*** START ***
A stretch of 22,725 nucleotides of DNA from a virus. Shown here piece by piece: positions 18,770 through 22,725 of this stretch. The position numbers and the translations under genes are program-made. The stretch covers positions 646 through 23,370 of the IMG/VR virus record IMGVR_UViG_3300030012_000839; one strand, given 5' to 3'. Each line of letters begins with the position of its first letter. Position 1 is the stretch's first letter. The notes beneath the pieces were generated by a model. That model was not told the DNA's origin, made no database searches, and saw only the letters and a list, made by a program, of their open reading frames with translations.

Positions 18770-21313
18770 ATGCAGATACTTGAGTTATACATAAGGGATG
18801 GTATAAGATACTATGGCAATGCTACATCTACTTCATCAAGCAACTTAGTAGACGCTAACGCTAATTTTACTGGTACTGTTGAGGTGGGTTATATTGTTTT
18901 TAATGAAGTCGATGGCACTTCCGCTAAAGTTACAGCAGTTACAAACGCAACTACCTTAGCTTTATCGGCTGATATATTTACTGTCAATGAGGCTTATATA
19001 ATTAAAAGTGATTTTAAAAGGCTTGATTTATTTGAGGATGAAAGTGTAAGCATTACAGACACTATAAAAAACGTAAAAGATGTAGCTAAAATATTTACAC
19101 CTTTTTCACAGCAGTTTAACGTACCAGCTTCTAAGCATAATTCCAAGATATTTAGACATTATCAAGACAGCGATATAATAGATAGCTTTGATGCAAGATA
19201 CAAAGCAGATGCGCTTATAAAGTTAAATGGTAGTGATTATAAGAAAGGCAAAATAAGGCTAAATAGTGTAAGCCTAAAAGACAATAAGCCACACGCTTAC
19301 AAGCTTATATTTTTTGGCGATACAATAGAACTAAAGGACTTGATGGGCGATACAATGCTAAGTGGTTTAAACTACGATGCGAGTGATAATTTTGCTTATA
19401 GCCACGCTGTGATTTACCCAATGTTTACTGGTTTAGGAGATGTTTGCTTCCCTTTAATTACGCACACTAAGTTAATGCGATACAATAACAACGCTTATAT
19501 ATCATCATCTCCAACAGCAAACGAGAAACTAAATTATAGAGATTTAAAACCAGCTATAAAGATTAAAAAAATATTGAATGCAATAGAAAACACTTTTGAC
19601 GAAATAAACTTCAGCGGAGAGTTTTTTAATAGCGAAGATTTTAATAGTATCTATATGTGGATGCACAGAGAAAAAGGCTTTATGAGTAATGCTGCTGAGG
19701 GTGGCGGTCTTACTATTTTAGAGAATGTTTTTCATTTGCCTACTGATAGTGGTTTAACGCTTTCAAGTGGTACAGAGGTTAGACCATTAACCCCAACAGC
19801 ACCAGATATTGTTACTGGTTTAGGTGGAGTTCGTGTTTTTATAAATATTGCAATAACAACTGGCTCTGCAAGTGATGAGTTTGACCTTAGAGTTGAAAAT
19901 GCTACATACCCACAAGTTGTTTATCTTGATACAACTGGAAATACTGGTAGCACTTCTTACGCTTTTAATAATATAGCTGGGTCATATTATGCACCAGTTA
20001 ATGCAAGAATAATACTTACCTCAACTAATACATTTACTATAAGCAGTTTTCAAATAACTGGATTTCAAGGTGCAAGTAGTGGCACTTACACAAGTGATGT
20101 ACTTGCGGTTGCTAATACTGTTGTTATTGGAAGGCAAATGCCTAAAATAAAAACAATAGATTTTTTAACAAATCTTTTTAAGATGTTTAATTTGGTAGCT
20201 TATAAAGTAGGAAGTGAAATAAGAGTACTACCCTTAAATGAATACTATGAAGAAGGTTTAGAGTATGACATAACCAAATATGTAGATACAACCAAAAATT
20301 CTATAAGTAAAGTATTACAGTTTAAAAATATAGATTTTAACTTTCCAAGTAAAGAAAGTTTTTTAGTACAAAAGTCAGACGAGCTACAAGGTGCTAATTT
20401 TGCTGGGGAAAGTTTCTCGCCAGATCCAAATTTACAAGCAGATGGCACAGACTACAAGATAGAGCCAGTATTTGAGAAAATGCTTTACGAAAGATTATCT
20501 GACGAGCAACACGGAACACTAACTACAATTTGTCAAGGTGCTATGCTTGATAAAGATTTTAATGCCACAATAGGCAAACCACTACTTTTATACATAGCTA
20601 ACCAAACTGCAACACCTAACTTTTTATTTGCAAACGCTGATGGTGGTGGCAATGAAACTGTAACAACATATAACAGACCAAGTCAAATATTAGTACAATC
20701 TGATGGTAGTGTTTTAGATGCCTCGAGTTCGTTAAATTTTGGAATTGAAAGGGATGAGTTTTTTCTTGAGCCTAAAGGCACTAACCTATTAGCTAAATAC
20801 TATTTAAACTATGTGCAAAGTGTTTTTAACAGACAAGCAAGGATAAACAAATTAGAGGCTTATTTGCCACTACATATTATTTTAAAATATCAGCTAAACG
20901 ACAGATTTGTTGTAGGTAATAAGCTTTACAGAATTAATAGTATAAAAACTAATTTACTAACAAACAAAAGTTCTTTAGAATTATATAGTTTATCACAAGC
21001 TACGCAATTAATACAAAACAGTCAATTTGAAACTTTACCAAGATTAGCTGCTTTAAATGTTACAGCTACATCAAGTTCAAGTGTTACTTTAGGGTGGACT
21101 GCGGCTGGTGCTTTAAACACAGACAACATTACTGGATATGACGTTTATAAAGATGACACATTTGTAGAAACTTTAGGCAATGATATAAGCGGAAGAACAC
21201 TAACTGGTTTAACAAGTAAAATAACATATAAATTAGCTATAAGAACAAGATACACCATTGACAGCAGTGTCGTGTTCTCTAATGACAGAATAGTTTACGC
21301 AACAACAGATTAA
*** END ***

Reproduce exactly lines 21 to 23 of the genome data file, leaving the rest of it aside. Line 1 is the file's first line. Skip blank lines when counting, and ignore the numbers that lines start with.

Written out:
20501 GACGAGCAACACGGAACACTAACTACAATTTGTCAAGGTGCTATGCTTGATAAAGATTTTAATGCCACAATAGGCAAACCACTACTTTTATACATAGCTA
20601 ACCAAACTGCAACACCTAACTTTTTATTTGCAAACGCTGATGGTGGTGGCAATGAAACTGTAACAACATATAACAGACCAAGTCAAATATTAGTACAATC
20701 TGATGGTAGTGTTTTAGATGCCTCGAGTTCGTTAAATTTTGGAATTGAAAGGGATGAGTTTTTTCTTGAGCCTAAAGGCACTAACCTATTAGCTAAATAC